What I wish I had known
When someone mentions negotiating a job offer, what do you assume they’re referring to? The primary focus is salary, according to a simple Google search. There are thousands of “How To,” “Guides,” and “Step-by-Step” handbooks for women to negotiate their salary. When I received my second job offer, I fell under the same umbrella as the 31% of women who are uncomfortable negotiating salary. I learned a lot of skills growing up, but being comfortable with money wasn’t one of them. I was well practiced in saving for sparkly sneakers, but that was about it.
So I knew I needed to face my fear of money - not just to prove it to myself, but on behalf of the 68% of women who avoid negotiating salary altogether.
Job Offer #2: Entertainment company in San Francisco, CA
Salary: $45,000 plus bonus (up to $5,000)
Paid Time Off: 5 sick days, 10 vacation days
Position: Account Representative
What I Negotiated: Salary
While this job offer was $13,000 more than my first, living in San Francisco is an entirely different ballgame. So I did the math. Each month, I would’ve been paid roughly $3,160. I’d live in an area with lower rent, maybe $1,500/month, but still within the city to avoid car payments. With essential costs taken into account, I would have about $1,300 left for non-essential spending, such as clothing, apartment upkeep, and savings. Not to mention contributions to a 401(k) or investment accounts. I don’t want to fall victim to the gender wage gap by having $320,000 less than my male counterparts by the time I retire. Needless to say, I approached the negotiation with a similar mindset to my last job offer: I need to ask for what I want.
To prepare, I wrote a script to keep me on track. I listed every reason for the extra $6,000 to $8,000 I needed (my income breakdown, plus my move from LA), and rehearsed what I would say. When I get nervous, I ramble. Discussing money is something that I wasn’t familiar with, and for me, unfamiliarity invites a host of anxiety, sweaty palms, and an influx of superfluous anecdotes. (Side note: Since this negotiation, I’ve become way more comfortable talking about money. All hail Farnoosh Torabi’s “So Money” podcast.)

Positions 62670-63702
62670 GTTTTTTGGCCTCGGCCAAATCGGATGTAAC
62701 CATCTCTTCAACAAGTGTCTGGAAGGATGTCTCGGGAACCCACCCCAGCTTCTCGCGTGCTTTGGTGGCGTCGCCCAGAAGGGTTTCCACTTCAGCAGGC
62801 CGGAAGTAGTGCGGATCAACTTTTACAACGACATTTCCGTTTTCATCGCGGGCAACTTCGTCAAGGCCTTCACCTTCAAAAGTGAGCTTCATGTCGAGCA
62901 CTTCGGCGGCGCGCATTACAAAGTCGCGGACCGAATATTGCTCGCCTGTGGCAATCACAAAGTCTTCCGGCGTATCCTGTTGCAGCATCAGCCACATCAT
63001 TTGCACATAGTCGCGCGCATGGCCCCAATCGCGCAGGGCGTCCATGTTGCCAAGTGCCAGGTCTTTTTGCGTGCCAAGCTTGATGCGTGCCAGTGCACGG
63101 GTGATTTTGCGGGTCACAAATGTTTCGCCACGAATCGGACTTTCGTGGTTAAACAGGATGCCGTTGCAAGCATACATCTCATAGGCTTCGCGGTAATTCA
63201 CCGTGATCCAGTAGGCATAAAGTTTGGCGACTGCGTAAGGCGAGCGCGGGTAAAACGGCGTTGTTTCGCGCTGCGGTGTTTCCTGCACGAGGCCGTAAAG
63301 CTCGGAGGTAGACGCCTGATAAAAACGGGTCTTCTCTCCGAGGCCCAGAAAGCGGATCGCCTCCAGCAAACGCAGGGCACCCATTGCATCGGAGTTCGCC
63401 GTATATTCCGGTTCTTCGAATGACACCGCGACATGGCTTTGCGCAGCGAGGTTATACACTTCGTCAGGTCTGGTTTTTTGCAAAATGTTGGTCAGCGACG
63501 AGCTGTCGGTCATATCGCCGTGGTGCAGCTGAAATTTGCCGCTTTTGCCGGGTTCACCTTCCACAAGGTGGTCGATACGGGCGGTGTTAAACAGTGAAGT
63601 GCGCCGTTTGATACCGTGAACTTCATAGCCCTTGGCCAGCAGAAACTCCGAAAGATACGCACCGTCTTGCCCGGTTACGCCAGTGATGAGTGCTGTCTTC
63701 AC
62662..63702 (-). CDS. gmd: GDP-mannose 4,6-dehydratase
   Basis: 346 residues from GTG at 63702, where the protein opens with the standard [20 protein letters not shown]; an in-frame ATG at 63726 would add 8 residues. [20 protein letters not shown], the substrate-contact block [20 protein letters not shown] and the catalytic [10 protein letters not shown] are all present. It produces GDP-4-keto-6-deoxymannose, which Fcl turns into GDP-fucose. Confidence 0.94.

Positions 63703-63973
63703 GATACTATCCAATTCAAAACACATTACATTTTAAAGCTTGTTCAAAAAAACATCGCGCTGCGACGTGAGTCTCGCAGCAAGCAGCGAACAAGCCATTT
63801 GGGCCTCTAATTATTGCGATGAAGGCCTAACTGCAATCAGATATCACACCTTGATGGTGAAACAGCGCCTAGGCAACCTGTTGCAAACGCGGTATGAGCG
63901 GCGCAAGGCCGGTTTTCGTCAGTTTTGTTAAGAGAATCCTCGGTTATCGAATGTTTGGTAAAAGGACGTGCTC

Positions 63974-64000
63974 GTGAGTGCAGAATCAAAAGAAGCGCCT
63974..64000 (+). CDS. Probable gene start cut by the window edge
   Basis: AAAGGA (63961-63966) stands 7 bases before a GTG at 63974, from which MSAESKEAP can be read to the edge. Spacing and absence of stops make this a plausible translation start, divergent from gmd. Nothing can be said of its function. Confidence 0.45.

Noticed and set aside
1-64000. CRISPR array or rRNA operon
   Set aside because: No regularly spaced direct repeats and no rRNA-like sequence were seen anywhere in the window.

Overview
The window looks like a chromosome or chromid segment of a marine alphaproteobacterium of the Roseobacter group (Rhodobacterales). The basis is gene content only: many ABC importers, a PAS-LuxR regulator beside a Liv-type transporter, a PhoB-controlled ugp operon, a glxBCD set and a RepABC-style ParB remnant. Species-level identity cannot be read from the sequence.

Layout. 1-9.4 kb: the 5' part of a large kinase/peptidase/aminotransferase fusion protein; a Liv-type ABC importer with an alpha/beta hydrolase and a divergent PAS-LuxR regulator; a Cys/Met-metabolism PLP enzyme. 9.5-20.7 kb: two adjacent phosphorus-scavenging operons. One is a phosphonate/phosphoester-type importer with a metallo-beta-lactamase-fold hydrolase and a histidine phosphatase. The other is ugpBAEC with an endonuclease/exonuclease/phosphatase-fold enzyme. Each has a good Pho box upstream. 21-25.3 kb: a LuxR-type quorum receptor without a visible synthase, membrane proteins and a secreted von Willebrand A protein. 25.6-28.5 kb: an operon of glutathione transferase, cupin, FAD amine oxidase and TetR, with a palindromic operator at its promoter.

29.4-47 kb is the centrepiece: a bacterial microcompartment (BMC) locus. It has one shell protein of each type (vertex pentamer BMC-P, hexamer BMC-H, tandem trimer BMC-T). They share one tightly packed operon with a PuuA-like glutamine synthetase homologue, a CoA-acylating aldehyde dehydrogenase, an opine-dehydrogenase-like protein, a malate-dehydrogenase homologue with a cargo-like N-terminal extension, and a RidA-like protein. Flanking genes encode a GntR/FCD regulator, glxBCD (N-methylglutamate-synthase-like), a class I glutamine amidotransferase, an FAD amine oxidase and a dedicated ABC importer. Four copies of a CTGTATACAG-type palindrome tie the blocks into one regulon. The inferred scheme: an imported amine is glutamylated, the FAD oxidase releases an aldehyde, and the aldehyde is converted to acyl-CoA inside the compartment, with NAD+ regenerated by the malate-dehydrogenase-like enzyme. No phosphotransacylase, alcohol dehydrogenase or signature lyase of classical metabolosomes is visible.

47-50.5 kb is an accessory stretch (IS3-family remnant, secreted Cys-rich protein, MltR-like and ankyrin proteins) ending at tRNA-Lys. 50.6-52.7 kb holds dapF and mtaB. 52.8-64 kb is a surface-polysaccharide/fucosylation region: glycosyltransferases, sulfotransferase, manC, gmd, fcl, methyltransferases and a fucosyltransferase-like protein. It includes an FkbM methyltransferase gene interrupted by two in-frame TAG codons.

When the time came... I talked for three minutes straight. One downside to writing a script? I read everything I’d written. After a brief silence, my potential boss said she wasn’t authorized to offer me more and that every Account Representative was paid the same. In hindsight, I should have negotiated a different aspect of my offer. Moving stipend? Work-from-home-Wednesdays? My advice: thoroughly develop your first negotiation goal, but brainstorm follow-up ideas as well. Cover the bases.
In the end, I turned this offer down too. Yet I was impacted differently. I felt sad saying no, like I was letting these opportunities become my past without having a future plan. So I got a cookie (treat yourself, right?) and hurtled my way towards a third offer.
Lily Comba is an Assistant Account Executive at OMD who works with a broad range of clients to strategize their out-of-home campaigns. She previously worked as a Career Consultant for two years at her alma mater, Scripps College. From her experiences in marketing and career consulting, Lily believes in making the world a stronger and better place for women. She continues to grow a network of industry leaders and influencers that share her drive to help women to achieve their goals.